It’s exciting to see Shyamalan on such confident footing once more, all these years later.
They meet at the annual Undertaker's Ball, where Jackson is surprised to find himself, because as a devout churchgoing young man he has nothing to do with the types who hang around there - including Goldy (Gregory Hines), his street-smart brother. He is thunderstruck by his first sight of Imabelle, who ignores him until she realizes this is her ideal patsy. Then she asks him to dance ("It's easy. Just grab me and squeeze"), and he realizes she is the most beautiful and wonderful woman in the world.
He is not quite right. She reads him for an easy mark, and plans to use him as part of her plan to keep her hands on the gold.
But then something strange happens. They go to his room, where she is blindsided by his innocence and sincerity - transformed by the pure sweetness of his love. For the first time in Imabelle's life, she's met a man who idealizes her, and the experience is almost too much for her. She struggles. She tries to remain true to her criminal ideals. But big, goofy, virginal Jackson looks at her adoringly, and her heart flutters.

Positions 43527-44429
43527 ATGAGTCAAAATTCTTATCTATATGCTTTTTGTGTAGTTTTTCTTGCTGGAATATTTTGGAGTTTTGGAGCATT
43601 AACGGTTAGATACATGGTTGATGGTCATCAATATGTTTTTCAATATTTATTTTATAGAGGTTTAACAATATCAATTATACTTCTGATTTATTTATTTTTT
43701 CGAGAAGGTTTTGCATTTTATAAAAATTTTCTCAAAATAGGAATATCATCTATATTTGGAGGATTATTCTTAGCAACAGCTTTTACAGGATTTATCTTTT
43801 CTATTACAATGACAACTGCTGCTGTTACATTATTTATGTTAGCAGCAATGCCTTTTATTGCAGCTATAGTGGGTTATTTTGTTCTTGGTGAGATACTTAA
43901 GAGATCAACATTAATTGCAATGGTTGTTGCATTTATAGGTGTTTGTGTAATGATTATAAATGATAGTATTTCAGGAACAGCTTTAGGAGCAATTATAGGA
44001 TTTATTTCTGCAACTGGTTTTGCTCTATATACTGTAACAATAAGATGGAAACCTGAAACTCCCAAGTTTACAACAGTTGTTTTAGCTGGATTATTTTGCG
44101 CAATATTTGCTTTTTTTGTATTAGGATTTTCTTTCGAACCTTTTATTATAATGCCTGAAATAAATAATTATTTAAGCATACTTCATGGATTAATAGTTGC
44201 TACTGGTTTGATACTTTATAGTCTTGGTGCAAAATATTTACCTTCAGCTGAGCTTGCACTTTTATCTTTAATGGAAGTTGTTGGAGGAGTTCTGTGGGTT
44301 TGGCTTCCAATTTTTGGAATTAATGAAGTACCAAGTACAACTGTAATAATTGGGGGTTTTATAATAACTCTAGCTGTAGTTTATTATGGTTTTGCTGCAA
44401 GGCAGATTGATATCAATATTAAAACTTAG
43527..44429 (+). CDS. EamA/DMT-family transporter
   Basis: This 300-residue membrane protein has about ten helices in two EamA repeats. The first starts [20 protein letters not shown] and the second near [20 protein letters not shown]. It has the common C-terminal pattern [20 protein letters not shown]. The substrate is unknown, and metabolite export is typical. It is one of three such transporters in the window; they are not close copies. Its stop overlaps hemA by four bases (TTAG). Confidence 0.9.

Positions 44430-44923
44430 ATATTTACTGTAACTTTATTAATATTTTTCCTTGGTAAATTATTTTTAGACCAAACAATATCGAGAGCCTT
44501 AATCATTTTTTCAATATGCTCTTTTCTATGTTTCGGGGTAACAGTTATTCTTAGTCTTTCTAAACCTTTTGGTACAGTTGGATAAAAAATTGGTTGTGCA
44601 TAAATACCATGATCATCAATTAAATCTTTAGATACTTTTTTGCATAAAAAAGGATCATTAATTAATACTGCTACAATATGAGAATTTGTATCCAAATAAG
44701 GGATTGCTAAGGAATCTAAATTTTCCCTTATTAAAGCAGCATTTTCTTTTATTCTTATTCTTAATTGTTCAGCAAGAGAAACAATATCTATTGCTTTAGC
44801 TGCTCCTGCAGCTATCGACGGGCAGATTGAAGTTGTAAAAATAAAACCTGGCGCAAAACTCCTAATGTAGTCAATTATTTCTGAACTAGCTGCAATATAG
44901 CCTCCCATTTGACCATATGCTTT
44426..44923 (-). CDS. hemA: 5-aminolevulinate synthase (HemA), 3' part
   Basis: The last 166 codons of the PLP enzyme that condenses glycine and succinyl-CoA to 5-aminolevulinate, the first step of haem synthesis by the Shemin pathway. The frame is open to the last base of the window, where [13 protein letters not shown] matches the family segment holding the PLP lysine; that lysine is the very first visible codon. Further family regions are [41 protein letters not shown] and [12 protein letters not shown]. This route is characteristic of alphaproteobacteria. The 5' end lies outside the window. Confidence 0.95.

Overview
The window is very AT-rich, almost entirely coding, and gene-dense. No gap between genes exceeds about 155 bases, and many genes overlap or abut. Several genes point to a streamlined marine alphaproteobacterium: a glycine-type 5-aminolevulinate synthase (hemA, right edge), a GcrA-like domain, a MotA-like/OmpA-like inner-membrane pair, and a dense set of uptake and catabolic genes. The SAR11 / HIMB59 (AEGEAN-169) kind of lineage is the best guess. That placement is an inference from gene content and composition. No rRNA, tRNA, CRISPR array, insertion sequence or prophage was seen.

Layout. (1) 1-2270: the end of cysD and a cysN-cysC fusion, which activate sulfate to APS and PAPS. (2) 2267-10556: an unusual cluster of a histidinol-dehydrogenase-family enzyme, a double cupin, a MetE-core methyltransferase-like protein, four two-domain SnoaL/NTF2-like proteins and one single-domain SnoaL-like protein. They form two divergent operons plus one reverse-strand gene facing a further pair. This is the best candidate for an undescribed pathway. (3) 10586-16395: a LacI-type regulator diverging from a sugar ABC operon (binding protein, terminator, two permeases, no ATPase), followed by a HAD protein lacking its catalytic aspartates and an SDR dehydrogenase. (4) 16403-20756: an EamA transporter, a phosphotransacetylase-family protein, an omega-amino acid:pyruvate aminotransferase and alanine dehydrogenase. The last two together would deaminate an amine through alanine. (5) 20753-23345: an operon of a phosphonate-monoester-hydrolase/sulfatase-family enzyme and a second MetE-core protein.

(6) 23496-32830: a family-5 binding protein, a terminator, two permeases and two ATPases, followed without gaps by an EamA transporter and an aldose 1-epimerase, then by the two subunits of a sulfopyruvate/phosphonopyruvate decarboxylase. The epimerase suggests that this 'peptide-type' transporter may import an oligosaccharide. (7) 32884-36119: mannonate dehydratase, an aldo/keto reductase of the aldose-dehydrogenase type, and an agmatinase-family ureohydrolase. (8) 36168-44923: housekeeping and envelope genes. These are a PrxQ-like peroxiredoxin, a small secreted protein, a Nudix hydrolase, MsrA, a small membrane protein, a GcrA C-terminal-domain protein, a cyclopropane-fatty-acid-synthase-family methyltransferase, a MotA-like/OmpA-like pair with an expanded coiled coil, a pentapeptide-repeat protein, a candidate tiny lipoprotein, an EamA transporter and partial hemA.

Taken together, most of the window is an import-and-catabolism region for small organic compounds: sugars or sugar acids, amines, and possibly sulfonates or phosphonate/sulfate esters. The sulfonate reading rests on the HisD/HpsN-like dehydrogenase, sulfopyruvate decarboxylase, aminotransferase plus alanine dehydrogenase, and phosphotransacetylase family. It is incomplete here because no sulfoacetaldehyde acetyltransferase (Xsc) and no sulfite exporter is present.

The relationship between Jackson and Imabelle is at the heart of "A Rage in Harlem," which is based on a novel by Chester Himes (1909-1984), who specialized in atmospheric crime novels. The film has walk-ons for two of his familiar characters, Grave Digger Jones and Coffin Ed Johnson, made famous in his Cotton Comes to Harlem (1965, filmed in 1970). It also has roles for a great many other characters, among them Easy Money (Danny Glover), a numbers boss; Big Kathy (Zakes Mokae), a transvestite brothel keeper, and Slim (Badja Djola), a gang leader from the South who is Imabelle's former lover, and who knows about the gold.